I finally got the draft to its destination and its various component parts  (batches of men from three different battalions) were dispatched  in several directions.   I then settled  down to replacing my sleeping valise and some toilet articles which had been lost in the shuffle of detrainment  and arranged to have the lost articles sent on to me if found.  In the course of the various short side trips, I  had to make at the end of the journey to deliver the rolls of the parties of men I had brought  with me, I found out  where my unit was located.   Putting  my kit into  a motor lorry I went in quest  of the  way to my unit.   Arrived there noon December 31.  The O. C. of the Company, Captain Horsfield, a young regular, is a very keen young man and knows his  job very well.  A young Canadian  named  Mitchell,  from Toronto, is the Second in Command, and looks after the horses, lines, and transport.    The O. C. took me out  to see the works today and showed me the jobs I  would be on for the next week. We had a shell drop near us which was a good send-off for the first morning.  Broke me in to the philosophy of discipline and shelling.  You know you are really doing a bit of fortification  which is important  in the big scheme of things though it may seem very trivial and  the effect of your work may not  be felt for weeks. I couldn't have struck  a better  first day or better O. C. to break me in.

There is a very nice little fellow from Johannesburg, South Africa, (mining engineer) whose work I will be completing this next  week.   I have  to finish a  screen for a  trench  tramway, deepen a trench and replace the A frame supports for the sides and  the corrugated  iron and expanded metal revetment.   The South  African's  name is Jardine.   He  has helped me a  great deal by answering my innumerable questions.  The O. C. is a young fellow, only a Captain  (the O. C. of a Field Company is usually a Major, one rank higher) and has designed one of the details  of trench  revetment,  using the  pickets and  expanded metal and thin corrugated iron, all of which are available continually.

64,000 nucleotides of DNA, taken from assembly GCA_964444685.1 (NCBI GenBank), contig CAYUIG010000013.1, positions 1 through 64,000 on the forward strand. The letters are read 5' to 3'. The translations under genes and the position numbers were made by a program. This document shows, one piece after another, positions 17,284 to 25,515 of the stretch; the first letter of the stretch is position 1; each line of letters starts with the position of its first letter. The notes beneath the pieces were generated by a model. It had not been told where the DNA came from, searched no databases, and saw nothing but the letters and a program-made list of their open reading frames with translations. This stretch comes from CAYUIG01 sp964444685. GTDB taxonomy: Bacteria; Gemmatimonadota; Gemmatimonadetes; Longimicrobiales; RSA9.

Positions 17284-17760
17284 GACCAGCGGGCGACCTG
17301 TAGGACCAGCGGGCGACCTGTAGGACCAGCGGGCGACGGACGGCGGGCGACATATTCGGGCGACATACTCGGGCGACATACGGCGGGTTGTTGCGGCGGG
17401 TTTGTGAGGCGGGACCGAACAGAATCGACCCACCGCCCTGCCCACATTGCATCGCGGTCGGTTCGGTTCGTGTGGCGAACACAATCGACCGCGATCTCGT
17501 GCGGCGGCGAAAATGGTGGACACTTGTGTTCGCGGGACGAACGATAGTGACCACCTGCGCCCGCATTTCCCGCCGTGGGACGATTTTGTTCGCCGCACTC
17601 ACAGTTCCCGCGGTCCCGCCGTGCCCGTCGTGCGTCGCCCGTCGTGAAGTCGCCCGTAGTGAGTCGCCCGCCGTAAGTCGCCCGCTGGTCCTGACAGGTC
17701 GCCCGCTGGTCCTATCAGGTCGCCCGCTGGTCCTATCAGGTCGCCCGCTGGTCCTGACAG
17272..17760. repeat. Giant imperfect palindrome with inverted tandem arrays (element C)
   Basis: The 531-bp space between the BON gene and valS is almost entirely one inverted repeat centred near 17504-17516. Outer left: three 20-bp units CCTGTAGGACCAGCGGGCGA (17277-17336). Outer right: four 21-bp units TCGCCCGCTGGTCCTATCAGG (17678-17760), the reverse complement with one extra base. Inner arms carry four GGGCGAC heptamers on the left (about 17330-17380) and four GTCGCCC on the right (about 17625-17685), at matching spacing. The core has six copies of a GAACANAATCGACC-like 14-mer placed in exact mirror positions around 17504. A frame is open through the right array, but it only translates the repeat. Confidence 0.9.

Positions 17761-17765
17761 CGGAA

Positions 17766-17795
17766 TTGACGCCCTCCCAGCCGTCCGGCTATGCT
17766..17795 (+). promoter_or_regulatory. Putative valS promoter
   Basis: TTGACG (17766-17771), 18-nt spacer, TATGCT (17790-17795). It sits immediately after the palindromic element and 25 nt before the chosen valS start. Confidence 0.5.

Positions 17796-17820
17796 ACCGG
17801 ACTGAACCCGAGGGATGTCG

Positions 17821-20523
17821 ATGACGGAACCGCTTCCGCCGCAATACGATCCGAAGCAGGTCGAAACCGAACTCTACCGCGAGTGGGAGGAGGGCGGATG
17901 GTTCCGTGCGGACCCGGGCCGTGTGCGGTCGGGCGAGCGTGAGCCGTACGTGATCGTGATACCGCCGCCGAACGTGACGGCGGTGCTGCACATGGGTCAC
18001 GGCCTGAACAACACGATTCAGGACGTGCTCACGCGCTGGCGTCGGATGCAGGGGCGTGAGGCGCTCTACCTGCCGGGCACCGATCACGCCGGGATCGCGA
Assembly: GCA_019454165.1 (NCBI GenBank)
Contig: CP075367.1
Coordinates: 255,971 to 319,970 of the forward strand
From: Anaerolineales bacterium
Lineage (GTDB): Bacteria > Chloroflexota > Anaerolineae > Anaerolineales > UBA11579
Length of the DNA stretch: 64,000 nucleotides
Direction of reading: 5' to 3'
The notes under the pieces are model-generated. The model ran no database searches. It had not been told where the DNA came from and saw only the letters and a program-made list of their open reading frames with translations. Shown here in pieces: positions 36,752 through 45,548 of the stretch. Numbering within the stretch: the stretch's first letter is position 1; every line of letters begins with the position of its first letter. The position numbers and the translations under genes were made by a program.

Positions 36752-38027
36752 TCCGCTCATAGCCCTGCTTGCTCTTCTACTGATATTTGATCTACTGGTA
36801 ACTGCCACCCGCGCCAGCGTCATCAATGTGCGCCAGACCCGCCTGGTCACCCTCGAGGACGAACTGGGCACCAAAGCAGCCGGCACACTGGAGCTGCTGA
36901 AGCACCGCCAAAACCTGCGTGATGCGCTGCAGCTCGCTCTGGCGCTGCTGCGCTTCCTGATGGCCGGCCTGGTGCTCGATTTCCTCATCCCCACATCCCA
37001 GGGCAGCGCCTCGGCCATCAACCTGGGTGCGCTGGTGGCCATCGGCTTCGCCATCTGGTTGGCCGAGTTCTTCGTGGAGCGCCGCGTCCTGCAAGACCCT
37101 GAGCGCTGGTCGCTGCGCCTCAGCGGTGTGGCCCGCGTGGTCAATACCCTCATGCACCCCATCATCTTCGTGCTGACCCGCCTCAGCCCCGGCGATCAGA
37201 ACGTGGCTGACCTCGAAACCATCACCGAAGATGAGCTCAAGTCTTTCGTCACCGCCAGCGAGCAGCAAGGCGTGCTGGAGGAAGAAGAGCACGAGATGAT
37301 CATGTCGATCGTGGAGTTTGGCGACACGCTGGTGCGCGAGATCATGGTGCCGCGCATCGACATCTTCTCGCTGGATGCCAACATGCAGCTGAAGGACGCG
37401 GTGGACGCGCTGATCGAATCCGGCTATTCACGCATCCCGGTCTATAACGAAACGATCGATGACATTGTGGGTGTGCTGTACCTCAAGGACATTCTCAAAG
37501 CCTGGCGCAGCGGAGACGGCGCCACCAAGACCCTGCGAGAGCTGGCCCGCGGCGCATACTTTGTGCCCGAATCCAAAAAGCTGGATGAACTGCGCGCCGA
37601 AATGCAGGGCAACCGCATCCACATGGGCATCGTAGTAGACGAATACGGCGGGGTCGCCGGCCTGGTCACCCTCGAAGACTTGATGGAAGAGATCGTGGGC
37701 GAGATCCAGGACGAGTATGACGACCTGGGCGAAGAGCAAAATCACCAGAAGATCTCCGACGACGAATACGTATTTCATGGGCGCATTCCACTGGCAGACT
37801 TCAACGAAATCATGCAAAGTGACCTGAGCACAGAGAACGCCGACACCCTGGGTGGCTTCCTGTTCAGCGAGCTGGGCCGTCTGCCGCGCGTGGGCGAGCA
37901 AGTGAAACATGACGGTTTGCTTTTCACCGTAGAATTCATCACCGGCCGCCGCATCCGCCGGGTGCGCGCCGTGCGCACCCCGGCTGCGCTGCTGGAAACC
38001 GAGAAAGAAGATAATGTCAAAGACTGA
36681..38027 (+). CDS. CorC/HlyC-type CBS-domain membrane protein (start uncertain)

Yours, PHIL.

P. S.  Send some cake, phonograph records, a book or two on concrete construction, some cigars, Londres shape, for the mess.  A box is very thankfully  received here.

154th Field Co., R.E., 37th Division B.E.F.
February 3, 1918 
Dear Papa:

Mamma's cable was a fine warming thing to get.  I was just recovering from four days in bed with influenza.  I arrived at my unit nine days before they  were to go back 15 miles or so for their month of rest.

They  had  been at  work in the  line on  different  sectors of a 10 mile front  since July.   A Field Company  usually  has a brigade front  (that  is S or 4 battalions)  to look after, to site trenches and wire in case of an advance, as well as any special machine gun emplacements, etc.

I was given a section (four sections to a Field Company) as soon as I arrived.  This is supposed to be rather  a stiff thing to hand out  to anybody on first arriving in the line I was given the job of finishing a bit of screening for a trench tramway  (18 inch gauge light hand-car railway, 6 men or a mule sometimes used to take the cars up to a forward R. E. dump about a thousand yards behind the front line).  I was lucky in getting through the job without  any serious shelling.  I mentioned in my first letter  having a 4-inch high explosive shell drop 20 feet away when my O.C. was showing me round, and it was on this job that it happened.  I naturally expected a daily attention  by the Boche, but for four days he left that bit of screen alone while we were on it, and put a dozen or two over on another  piece which lies a few hundred  yards away.  We were lucky enough to finish it before the snow came and showed it up.